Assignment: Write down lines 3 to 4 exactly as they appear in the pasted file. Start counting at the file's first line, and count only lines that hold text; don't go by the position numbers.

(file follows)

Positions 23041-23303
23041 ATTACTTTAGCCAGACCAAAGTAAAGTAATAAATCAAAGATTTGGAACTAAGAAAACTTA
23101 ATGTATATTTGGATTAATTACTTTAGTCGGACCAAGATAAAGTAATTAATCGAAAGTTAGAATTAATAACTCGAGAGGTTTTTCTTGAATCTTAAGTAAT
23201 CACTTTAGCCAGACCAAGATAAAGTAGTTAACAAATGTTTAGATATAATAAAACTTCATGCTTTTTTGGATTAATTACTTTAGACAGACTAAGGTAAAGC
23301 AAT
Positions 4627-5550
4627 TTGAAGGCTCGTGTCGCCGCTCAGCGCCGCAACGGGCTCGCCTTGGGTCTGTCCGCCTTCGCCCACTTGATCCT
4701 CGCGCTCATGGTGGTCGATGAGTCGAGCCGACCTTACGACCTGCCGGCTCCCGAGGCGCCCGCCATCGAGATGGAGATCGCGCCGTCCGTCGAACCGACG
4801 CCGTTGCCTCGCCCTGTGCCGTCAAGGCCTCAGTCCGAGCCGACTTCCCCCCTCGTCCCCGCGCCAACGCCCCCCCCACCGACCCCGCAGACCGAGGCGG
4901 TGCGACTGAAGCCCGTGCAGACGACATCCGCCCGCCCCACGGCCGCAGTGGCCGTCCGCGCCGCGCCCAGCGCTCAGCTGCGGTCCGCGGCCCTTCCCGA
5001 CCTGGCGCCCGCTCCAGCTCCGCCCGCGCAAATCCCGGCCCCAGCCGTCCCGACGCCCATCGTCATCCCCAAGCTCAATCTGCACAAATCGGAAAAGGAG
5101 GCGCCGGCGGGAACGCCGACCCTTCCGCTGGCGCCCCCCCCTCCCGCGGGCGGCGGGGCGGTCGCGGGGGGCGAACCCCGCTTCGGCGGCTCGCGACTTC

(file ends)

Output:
23101 ATGTATATTTGGATTAATTACTTTAGTCGGACCAAGATAAAGTAATTAATCGAAAGTTAGAATTAATAACTCGAGAGGTTTTTCTTGAATCTTAAGTAAT
23201 CACTTTAGCCAGACCAAGATAAAGTAGTTAACAAATGTTTAGATATAATAAAACTTCATGCTTTTTTGGATTAATTACTTTAGACAGACTAAGGTAAAGC